Video Surveillance in the Library Guidelines

Libraries should develop policies that clearly address all forms of video surveillance that may occur in their spaces, make those policies publicly available, and give notice to both staff and the public when those policies are adopted or amended.

Video surveillance in the library can take many forms. It can include institutional surveillance for security purposes, individuals using their own devices to film the library building or library users, or individuals filming library workers. Libraries should develop policies that clearly address all forms of video surveillance that may occur in their spaces, make those policies publicly available, and give notice to both staff and the public when those policies are adopted or amended. Because there is no one-size-fits-all policy for video surveillance in libraries, libraries should develop policies in consultation with legal counsel that address each library’s unique circumstances.

Video surveillance is only one type of surveillance that may occur in libraries. For guidance on protecting users’ privacy and defending against government and corporate surveillance, see “Privacy: An Interpretation of the Library Bill of Rights,” the “Privacy and Confidentiality Q&A,” library privacy guidelines and checklists, and the ”Visits and Requests from Law Enforcement Concerning Library Records and User Information."

Below are some guidelines for developing policies addressing different forms of video surveillance.

Security Cameras

The decision to conduct surveillance for security purposes, including the use of security cameras, should carefully weigh the safety and security benefits derived from surveillance with the library’s duty to protect users’ rights to privacy and confidentiality as outlined in applicable state laws and in Article VII of the Library Bill of Rights. Achieving a balance between user rights and the need for security is especially important as surveillance technology increases in sophistication and is capable of recording information about users’ library use that has historically been carefully protected from disclosure. If libraries decide that video surveillance is necessary, they should develop policies that clearly define the scope and purpose of surveillance and which include strong protections of library users’ privacy and confidentiality. The “Privacy and Confidentiality Q&A” states:

(Video surveillance) policies should state the cameras are to be used only for the narrow purpose of enhancing the physical security of the library, its property, staff, and users. Policies should include: protocols for posting signs and giving notice about the presence of surveillance equipment, storage of data and/or media in a secure location, and routine destruction of data as soon as permitted by law.1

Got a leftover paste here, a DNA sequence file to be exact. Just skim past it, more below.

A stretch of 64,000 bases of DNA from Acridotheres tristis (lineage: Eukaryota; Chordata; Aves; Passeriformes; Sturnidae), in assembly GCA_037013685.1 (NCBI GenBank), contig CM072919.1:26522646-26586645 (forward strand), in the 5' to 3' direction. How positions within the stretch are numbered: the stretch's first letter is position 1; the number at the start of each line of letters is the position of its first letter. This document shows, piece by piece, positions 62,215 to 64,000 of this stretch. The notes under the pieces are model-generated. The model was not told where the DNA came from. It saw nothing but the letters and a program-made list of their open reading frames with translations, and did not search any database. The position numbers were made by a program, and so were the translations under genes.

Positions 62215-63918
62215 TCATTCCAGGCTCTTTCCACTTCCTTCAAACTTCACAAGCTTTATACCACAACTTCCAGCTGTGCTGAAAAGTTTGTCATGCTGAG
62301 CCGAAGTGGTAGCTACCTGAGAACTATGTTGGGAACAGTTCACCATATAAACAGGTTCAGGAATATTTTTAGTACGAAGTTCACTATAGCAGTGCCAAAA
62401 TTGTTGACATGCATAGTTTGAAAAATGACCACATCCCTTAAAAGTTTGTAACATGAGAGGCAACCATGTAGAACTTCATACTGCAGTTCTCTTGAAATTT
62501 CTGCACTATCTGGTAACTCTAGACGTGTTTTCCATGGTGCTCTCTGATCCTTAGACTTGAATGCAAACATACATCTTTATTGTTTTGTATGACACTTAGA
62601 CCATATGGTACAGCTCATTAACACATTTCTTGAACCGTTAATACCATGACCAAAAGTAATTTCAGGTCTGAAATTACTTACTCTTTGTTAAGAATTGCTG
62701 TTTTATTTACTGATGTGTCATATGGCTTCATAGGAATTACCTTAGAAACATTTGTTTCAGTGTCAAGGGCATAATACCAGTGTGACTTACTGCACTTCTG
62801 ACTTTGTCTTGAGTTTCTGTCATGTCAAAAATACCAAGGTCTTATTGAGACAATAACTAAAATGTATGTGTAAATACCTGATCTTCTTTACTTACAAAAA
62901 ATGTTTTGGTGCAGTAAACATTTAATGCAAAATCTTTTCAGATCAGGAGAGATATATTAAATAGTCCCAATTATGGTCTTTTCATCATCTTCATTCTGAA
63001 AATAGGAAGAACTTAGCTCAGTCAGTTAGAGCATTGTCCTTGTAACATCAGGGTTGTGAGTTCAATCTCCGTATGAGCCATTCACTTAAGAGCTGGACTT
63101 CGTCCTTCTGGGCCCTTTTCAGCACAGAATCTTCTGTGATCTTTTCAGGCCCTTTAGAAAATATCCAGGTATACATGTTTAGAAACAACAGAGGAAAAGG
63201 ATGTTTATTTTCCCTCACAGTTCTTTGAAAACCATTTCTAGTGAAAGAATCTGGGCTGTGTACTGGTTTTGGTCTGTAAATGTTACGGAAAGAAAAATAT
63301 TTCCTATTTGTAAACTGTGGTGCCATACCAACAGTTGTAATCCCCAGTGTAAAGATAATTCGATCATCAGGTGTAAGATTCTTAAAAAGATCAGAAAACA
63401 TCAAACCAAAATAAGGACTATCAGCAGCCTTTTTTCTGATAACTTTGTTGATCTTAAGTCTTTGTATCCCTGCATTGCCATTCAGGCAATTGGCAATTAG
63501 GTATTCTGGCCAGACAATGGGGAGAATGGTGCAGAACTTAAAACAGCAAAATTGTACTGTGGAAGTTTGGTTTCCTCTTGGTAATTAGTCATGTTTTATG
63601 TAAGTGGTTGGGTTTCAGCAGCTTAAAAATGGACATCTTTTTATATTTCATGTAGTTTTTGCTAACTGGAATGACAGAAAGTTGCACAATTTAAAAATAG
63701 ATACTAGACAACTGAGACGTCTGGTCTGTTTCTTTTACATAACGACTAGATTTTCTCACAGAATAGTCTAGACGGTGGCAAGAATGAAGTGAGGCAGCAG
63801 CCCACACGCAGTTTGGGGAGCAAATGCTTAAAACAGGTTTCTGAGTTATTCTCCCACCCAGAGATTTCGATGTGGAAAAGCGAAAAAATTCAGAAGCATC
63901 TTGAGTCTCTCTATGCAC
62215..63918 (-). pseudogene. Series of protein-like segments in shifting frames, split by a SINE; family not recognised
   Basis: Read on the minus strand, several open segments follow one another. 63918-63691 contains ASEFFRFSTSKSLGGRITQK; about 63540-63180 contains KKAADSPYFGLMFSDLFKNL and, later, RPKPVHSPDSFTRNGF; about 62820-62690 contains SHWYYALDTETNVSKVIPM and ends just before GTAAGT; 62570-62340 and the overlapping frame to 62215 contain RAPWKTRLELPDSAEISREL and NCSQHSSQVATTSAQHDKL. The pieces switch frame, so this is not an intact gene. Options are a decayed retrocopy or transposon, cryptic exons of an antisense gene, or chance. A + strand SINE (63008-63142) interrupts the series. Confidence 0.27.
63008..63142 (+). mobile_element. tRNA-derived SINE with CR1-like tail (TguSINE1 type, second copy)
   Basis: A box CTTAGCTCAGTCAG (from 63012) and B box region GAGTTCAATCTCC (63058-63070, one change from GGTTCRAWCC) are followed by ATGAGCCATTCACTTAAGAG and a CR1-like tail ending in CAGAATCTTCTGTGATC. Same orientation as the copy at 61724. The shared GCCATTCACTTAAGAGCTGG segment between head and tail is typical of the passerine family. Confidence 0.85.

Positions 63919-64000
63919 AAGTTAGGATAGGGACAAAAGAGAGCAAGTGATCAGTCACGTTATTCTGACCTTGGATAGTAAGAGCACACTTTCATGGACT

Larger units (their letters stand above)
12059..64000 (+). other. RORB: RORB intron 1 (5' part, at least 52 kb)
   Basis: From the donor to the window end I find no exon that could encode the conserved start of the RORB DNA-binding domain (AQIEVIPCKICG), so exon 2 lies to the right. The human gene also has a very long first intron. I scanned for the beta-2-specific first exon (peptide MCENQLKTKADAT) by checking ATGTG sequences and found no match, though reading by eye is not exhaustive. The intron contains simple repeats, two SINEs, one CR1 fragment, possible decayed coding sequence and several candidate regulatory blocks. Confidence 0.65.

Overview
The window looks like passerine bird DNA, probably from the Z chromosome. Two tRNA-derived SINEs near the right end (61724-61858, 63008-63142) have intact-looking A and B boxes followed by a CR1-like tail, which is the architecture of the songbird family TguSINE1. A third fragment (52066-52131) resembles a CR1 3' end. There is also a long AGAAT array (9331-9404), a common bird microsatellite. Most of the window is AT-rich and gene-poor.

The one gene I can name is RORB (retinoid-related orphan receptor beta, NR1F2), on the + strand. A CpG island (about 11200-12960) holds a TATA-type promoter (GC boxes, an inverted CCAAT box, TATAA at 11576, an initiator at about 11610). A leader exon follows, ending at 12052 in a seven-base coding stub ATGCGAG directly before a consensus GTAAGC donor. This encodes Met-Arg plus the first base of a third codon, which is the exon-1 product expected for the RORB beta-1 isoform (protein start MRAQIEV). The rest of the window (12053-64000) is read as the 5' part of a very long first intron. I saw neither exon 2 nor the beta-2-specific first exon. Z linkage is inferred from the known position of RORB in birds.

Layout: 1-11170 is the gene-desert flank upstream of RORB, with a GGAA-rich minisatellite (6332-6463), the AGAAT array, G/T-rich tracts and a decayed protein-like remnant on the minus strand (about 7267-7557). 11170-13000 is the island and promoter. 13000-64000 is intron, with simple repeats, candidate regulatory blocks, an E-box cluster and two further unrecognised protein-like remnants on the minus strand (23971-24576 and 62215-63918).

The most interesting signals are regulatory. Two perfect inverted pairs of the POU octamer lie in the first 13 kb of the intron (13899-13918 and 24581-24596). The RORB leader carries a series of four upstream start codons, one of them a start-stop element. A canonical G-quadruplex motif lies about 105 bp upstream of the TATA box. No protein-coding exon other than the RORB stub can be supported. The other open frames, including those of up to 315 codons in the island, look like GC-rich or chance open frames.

Policies should inform users whether or not security camera footage is being monitored in real time, and if that footage is retained by the library. The policy should also outline who has access to view live or recorded security camera footage. Access should be limited to the minimum necessary for security purposes. Video recordings should only be shared when necessary to protect the interests of the library and its staff and when permitted by the state library confidentiality statute. If the library’s security cameras are part of a larger surveillance system (as is the case in many school libraries), policies should be developed in conjunction with the larger system to allow maximum autonomy for the library to protect users’ privacy and confidentiality to the fullest extent possible. Policies should also be regularly reviewed as surveillance technology advances and the legal environment shifts, especially with regard to issues like facial recognition.

Users Filming in the Library

The activities of users filming in the library should be addressed by policies concerning behavior or media relations. These policies should carefully balance protection of users’ privacy with users’ First Amendment right to access the library, privacy concerns, safety concerns, disruptions, and potential harassment of users and staff. This balance will look different in each library; for example, some libraries housed in historic buildings may allow users to film the space but not anyone in it, while other libraries may choose not to allow filming in their space at all.

Regardless of the specifics of each situation, policies regarding filming in the library should be directly tied to the library’s mission statement, be as specific as possible, and be consistently enforced. Any restrictions should be content-neutral; however, libraries can enforce time, place, and manner restrictions on filming.